But why would we stop there when we can do a full marathon of favorite Christmas movies leading up to the big day itself?
And what better way to start it than with those stop-motion classics, the Rankin/Bass holiday specials.
I know, I know, it doesn’t seem fair to make them all share a day. With classics like Santa Claus is Coming to Town, and Rudolph the Red-Nosed Reindeer, and The Year Without a Santa Claus, and the list goes on and on, they could easily have had their own Christmas countdown (and then some).
If you have never seen one of these movies you have my pity and my strong recommendation that you remedy that problem immediately.
These movies contain traditional holiday messages and valuable life lessons. For example:
- Adults don’t believe in Santa Claus period (unless you’re the father of the protagonist)
- Magic only works if you’re pre-nice list conversion (Winter Warlock) or Santa Claus.
- Mother Nature can fix anything, including sibling rivalries.
Of course they don’t answer all of the questions, for instance:
- Why did The Little Drummer Boy need a sequel?
- Why did Mrs. Claus give up her totalitarian teaching position ( I don’t recall any other school teachers in Sombertown) for a man?
- Why was Jack Frost not even a little bit sad about having to sacrifice his mortal form and perhaps true love in order to save the woman he loved?
Ah well, sometimes difficult choices must be made, a lesson that these classics have taught us, even if certain underlying plot points are a little dated.
Love them or hate them, but you can’t deny these gems have become a permanent part of the holiday season.
…it’s not exclusively Christmas, but it’s surprisingly poignant:
I know many people don’t share my opinion, but I love snow.
It was like Christmas morning for me when I peered out my apartment window today and saw speck size snow flakes falling from the sky.
Okay, so the snow falling now barely qualifies as flurries. It still counts. Winter has officially started!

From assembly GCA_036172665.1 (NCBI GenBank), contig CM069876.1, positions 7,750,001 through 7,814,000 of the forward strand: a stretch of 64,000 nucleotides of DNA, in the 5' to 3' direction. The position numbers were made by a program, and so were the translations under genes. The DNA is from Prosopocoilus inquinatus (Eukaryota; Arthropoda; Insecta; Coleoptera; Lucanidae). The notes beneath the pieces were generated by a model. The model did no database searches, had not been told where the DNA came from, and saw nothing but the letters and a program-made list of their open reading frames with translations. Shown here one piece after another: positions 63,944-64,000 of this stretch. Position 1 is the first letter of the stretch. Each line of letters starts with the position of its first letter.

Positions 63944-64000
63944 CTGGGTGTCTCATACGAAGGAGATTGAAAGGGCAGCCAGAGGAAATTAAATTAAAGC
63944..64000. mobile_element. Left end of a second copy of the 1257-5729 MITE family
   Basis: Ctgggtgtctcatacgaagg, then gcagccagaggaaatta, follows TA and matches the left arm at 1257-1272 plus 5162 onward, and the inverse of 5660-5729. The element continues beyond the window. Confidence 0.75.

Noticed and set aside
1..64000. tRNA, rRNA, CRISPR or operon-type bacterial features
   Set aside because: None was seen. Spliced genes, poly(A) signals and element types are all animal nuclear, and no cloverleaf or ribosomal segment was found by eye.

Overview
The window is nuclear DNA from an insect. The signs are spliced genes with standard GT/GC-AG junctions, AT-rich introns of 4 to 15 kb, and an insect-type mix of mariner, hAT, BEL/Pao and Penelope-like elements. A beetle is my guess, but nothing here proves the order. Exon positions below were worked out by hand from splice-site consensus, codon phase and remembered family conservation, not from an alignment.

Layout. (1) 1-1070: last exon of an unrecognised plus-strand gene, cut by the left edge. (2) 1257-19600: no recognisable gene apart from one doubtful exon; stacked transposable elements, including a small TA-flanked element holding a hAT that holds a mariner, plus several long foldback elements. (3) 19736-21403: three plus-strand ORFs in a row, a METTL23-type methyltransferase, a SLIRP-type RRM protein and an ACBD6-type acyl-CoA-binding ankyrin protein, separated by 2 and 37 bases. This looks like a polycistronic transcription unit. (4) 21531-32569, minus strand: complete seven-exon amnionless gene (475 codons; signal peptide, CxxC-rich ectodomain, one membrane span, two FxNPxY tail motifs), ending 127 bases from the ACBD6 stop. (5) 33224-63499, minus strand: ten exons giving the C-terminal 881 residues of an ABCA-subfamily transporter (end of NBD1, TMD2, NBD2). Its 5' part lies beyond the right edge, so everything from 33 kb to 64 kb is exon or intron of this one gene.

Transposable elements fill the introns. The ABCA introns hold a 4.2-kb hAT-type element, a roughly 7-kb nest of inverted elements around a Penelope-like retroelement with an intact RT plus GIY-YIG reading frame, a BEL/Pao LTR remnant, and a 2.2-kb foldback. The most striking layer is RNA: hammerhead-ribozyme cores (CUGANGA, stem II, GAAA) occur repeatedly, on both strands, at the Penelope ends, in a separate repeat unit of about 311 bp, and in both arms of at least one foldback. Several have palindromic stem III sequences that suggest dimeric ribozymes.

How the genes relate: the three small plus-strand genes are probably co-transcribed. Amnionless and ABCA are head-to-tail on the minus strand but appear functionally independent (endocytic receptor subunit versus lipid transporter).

I said, “Winter has officially started!” Where’s the cheering and general excitement?
Oh, I see, you have an issue with the exclamation point. You don’t like winter, and you really don’t like snow. For you this statement instills panic.
If you’re fighting the urge to run to the store and stock up for your winter long hibernation, and have visions of black ice, pot holes, and holiday travel delays dancing before your eyes, then I suggest you peruse my list of the positive attributes of snow:
- It’s pretty- don’t mock, you know it’s true.
- It’s soft- unless it’s coming down at 100 mph, but at least it’s not ice.
- It’s really the only socially acceptable substance that you can randomly throw at someone.
- It’s soft- for the exceptionally clumsy it needs repeating. Snow is a lot more fun to land on than the uncovered ground.
- There’s really nothing like walking over freshly fallen snow.
- It’s soft- this one is for those unfortunate ones who are at the receiving end of number three.
I realize that some of you are hardly going to be convinced by this short list. However, I’d just like to point out that it’s going to snow whether you like it or not. You might as well be happy about it.
I admit that come February, it becomes a lot harder to appreciate snow. For now, at least it’s somewhere near the 30 degree mark, and you can still make it more than five feet out of your front door without seriously considering giving up and turning back.
So suck it up, and enjoy it while it lasts. You’ll be looking back fondly on the balmy days of early December come January and February (and possibly by the end of December).
…some snow and a song that everyone can appreciate: “Let It Snow“
…and what would the beginning of winter be without a snowman (Barney Stinson style): Frosty the Inappropriate Snowman